Using film, Luo Yang shoots these atypical characters of Chinese society with due sensitivity, working on "documenting" a generation she meets daily, of whom she says it is her duty to preserve a photographic trace. This is a pioneering generation, more "sex, and rock’n’roll” than "K-pop", in contrast with the ultra sophisticated and sanitized image conveyed by the pop stars adored by young people in China today. With their tattoos, hair with different colors, and flamboyant looks, those in front of the camera - musicians, artists, bloggers, friends or strangers, sometimes met online, who often become close to the photographer - are very self-conscious of their appearance. Yet nothing is quite fit for purpose for Luo Yang. Behind every portrait, we feel the invisible and peculiar stories: young adults already mature beyond their childish appearance, and those who act like the children they still are. Boys who defy the social code with their disturbing fragility, girls who proudly display their androgyny, couples in love.
Luo Yang’s main project “Girls”, has revealed a part of contemporary China that is rarely taken note of in the West. Her portraits depict an emerging Chinese youth culture that defies imposed expectations and stereotypes: “Girls” are badass and self-aware with a supreme sense of cool, yet also insecure, vulnerable and torn.Underlying tensions and ambivalent emotions lend friction to Luo’s images and deny a conclusive reading. Above all, her work is a testament to her subject’s individuality. It explores themes of youth and femininity while challenging traditional beliefs about Chinese women. “Girls” thus also reflect a shifting mindset with regard to concepts of femininity and identity in modern China.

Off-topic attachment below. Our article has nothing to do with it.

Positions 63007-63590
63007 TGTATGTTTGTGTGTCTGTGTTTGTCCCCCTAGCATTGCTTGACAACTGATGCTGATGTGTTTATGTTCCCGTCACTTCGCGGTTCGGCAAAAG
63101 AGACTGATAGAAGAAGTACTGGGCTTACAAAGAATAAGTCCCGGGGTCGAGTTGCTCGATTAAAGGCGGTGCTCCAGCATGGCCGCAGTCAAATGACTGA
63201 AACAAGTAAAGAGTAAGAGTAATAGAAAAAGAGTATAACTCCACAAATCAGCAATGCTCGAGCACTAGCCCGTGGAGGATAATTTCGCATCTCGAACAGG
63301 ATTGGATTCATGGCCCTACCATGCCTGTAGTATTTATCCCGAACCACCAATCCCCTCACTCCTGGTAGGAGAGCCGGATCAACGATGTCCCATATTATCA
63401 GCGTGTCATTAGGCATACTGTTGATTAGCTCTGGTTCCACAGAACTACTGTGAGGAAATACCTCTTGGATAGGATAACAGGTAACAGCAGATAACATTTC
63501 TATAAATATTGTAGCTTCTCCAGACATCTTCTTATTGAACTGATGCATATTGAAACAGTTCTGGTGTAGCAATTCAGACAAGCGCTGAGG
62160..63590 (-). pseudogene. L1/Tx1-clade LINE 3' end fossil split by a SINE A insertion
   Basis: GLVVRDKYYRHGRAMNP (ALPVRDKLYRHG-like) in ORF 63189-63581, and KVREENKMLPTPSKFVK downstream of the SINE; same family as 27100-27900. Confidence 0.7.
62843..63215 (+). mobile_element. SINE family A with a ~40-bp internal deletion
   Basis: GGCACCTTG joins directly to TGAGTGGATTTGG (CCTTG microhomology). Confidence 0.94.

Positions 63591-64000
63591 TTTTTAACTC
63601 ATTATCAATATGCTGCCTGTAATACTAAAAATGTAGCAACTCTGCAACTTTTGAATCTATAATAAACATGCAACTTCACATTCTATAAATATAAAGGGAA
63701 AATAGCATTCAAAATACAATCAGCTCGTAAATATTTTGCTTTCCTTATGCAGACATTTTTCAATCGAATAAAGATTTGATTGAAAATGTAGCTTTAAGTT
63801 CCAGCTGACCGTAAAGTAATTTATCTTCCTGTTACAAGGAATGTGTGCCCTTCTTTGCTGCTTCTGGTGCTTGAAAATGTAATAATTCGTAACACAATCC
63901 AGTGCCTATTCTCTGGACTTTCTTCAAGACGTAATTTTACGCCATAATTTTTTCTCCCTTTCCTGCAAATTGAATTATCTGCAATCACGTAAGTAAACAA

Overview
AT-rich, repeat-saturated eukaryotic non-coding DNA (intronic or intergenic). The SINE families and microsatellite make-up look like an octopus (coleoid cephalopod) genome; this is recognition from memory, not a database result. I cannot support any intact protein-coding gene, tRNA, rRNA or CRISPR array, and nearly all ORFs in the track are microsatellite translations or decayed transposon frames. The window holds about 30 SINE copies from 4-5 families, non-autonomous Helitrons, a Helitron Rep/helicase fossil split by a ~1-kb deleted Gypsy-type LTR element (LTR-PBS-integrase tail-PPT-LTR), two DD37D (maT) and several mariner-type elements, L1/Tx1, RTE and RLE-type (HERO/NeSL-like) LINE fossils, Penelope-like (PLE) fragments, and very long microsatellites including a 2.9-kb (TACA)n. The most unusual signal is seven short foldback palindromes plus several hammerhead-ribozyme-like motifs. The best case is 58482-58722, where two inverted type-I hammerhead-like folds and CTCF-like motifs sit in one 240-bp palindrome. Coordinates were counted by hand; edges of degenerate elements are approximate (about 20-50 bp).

Born in the 1980s, Liaoning, China.Lives and works in Beijing and Shanghai, China. As a photographer, she's been placing her focus on women from different generations and backgrounds in contemporary China, depicting an emerging Chinese youth culture that defies imposed expectations and stereotypes. In 2012, she was pronounced as one of the rising stars of Chinese photography,and participated in exhibition “FUCK OFF 2”at the Groninger Museum. Solo shows in Berlin, Hong Kong and Bangkok have since contributed to her international recognition and she's been widely covered by western media . She was selected as one of BBC's “100 WOMEN”in 2018, and shortlisted for C/O Berlin Talent Award in 2019.